Tough Skin is a multimedia project that engages social activity to raise awareness in visible outer differences. The project was inspired by my late grandmother's advice after I was diagnosed with vitiligo, she encouraged me 'You Gotta Have Tough Skin.' During my road to acceptance, I started to document my skin alteration through imagery and expressed my feelings in a journal to capture my emotions.  Within a couple of years, I was finally able to be proud of who I am.

I felt alone and wondered if there were other people who looked like me.

Using social media applications, I connected with hundreds of people throughout this globe. Most are embracing their beautiful and unique skin, while others seek advice.   There is a community that has been created, completely different from the society's 'norm.' I use my project as a support group to  encourage others to embrace their flaws.

There is a difference between communication through technology in comparison to the connection with people, which is physical. Something incredible is shared, a relation in experiences.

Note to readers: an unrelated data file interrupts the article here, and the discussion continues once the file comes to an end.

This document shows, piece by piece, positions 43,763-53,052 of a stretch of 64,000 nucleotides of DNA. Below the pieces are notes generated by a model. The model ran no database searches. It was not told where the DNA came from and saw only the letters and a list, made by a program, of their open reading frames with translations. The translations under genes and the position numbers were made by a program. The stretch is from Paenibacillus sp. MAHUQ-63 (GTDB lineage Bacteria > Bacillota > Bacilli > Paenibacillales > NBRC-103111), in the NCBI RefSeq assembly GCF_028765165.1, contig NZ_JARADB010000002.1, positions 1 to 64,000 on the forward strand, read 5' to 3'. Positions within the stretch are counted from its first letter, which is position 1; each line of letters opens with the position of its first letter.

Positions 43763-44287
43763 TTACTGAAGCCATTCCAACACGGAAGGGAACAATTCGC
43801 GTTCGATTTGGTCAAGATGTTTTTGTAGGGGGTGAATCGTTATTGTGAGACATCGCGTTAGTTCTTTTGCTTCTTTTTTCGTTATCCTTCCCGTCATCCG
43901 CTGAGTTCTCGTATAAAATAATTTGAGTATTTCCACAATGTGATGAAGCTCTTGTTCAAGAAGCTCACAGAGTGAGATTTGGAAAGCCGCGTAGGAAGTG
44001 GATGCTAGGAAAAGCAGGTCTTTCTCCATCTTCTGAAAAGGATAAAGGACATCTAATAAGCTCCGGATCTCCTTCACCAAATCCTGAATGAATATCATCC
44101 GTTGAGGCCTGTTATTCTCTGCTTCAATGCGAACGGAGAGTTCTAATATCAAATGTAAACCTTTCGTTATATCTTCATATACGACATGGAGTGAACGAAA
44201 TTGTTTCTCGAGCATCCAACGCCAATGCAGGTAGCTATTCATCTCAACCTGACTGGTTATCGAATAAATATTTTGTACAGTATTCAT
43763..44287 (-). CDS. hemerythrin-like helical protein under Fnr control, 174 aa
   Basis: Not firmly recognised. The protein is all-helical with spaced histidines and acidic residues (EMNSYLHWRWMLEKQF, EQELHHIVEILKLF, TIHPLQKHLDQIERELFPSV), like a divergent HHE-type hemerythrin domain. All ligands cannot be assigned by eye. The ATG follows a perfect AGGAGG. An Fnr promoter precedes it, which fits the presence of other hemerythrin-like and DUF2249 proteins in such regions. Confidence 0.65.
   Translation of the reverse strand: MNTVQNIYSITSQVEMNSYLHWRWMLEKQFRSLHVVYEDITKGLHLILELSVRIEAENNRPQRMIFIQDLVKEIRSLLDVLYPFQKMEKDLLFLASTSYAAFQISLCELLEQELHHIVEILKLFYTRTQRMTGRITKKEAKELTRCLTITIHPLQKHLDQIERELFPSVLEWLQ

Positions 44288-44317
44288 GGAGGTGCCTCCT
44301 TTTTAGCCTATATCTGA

Before traveling to a new location, I organize with multiple people and create a group gathering at a public location for everyone to join.

In the preparation process for Tough Skin, I create mala bracelets to give as an exchange to each person that is affiliated with the project. This becomes an exchange loop; a trade of exposure of the skin for awareness through the photographs and support from the bracelet. 

A documentation and interview process takes place during the time that the photographs are taken, and I use these digital photographs and alter them to create a digital negative.  Printing onto transparency paper, I create a framed image of what I am about to expose. Using Van Dyke Brown, I paint on emulsion onto a watercolor surface; after this is dry, I sandwich the digital negative with the sensitized paper and expose it for a certain amount of time.  After the exposure is complete, I put the image through a series of water baths to create a brown print. The gradients in compliment the skin discoloration and create a sense of imperfection along with the flawed skin




P.O. Box 211146
Denver, CO 80221


(720) 939 - 4459